A year and a half into the emergence of a new Middle East in the context of the Arab uprisings, it behooves commentators who have been tracking these events to step back and assess our own evaluations. There’s no point in dwelling on what we think we’ve gotten right. What’s more important is where we can see we have gone wrong, and why. Taking note of these missteps provides valuable lessons for reading ongoing events with greater accuracy.
I’m going to look at several of my own most notable mistakes or rushes to judgment over the past 18 months, and what can be learned from them.
The most obvious of these is the most recent: like most other observers, I was surprised by the first-round results of the Egyptian presidential elections. Towards the end of 2011, I became convinced that former Arab League chief Amr Moussa would be very difficult to beat because of his name recognition, status as a professional politician in a field of relative amateurs, and what I thought would be his ability to garner support from a wide range of constituencies.
Boy was I wrong. I could see it coming with the rise of the “liberal Islamist” Abdel Monem Aboul Fotouh, who seemed to be emerging as the most appealing individual politician in Egypt. Almost every commentator I know of thought that at least one of these two, Moussa or Aboul Fotouh, would make it into the second round.
That Egyptian voters would turn away from all candidates touting their individual personal appeal to the establishment representatives of the former regime and the Muslim Brotherhood was, I think, a surprise. That the Brotherhood was able to organize strong support for its candidate was no surprise. But that all charismatic individual candidates would be swept aside by uncharismatic institutional ones is something almost everyone misread.
Opinion polls and conventional wisdom proved completely useless in anticipating where Egyptian voters would fall. The situation is far more stark and polarized than most people, myself included, had imagined. Indeed, it is so desperate that a presidential win in the second round by former Prime Minister Ahmed Shafiq, based on a longing for order and fear of Islamists, is by no means implausible.
Another of my errors was to dismiss the unrest in Bahrain in its early stages as a “sideshow.” I quickly reversed my misjudgment, but I was wrong because I had identified the uprising in Bahrain as essentially the continuation of a long-standing domestic conflict between the Sunni monarchy and the Shia-led opposition that had previously erupted in the 1950s and the 1990s. On this basis, I thought it would not be of great importance to the broader Arab world.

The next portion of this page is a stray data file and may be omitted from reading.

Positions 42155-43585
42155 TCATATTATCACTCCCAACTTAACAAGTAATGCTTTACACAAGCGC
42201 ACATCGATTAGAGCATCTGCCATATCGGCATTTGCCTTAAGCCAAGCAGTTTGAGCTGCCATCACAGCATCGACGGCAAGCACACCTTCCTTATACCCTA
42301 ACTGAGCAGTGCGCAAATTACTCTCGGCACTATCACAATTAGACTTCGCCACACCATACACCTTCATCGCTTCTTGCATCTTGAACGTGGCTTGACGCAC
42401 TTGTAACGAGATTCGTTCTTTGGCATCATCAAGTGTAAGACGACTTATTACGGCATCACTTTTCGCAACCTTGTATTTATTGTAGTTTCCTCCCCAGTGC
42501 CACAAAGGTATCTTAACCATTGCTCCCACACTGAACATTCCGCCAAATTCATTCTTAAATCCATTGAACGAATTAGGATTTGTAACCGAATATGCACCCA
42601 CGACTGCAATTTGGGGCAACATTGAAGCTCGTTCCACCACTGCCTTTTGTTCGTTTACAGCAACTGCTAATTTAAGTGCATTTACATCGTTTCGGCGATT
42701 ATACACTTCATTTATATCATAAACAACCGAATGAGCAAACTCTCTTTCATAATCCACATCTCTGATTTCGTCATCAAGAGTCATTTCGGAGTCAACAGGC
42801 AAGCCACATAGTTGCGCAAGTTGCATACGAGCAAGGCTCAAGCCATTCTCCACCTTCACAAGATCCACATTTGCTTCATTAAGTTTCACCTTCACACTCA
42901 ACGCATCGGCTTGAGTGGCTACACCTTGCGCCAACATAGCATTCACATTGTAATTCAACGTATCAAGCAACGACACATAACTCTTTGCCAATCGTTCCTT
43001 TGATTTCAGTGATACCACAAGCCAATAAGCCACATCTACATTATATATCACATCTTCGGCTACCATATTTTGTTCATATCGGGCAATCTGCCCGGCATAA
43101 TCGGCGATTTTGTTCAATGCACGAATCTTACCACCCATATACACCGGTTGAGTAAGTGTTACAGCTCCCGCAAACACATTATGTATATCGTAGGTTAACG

What I failed to initially recognize was the centrality that regional sectarianism was beginning to play in the context of the uprisings. Even though there’s no evidence of direct Iranian involvement in the mainstream Bahraini opposition, Gulf Arab states and much of the rest of the Sunni Arab world saw the conflict as an extension of the broader rivalry with Iran. Far from being a sideshow, therefore, it was cast as a crucial battleground in the larger regional sectarian confrontation. It was also a red line for the Gulf monarchies that revolutions, if they must happen, must be restricted to republics only.
Throughout 2011, I traced the rise of sectarianism as the primary regional fault line. Even though I frequently noted that it was fluid, the almost total dominance of regional sectarianism was briefer than I had imagined. I should have anticipated that the situation in Iraq would prevent the Arab world from dividing along strictly sectarian lines, for that would virtually cede Baghdad to Tehran’s influence.
In 2012 both Baghdad and the Arab states made significant moves toward reintegrating Iraq into the Arab fold. They recognized that even a Shia-led Iraq was an essential component of a stable Arab world. Crucially, the Iraqi government made it clear that, whatever the fate of the regime in Syria, Baghdad would not serve as a new Damascus, a foothold for Iran in the Arab world.
As a consequence, there has been a significant step back from the stark regional sectarianism that developed through 2011. While this was predictable, it developed more quickly than I had anticipated.
Such missteps suggest the following lessons. Resist trying to impose any grand narratives. Take every apparently emerging pattern as contingent and unstable. Be prepared for Arab states and publics alike to pleasantly surprise or disappoint without warning. Avoid predictions whenever possible. And acknowledge that we frequently don’t really “know” what we think we “know,” for political realities are always at least a dozen steps ahead of every analyst.
Hussein Ibish writes frequently about Middle Eastern affairs for numerous publications in the United States and the Arab world. He blogs at www.Ibishblog.com.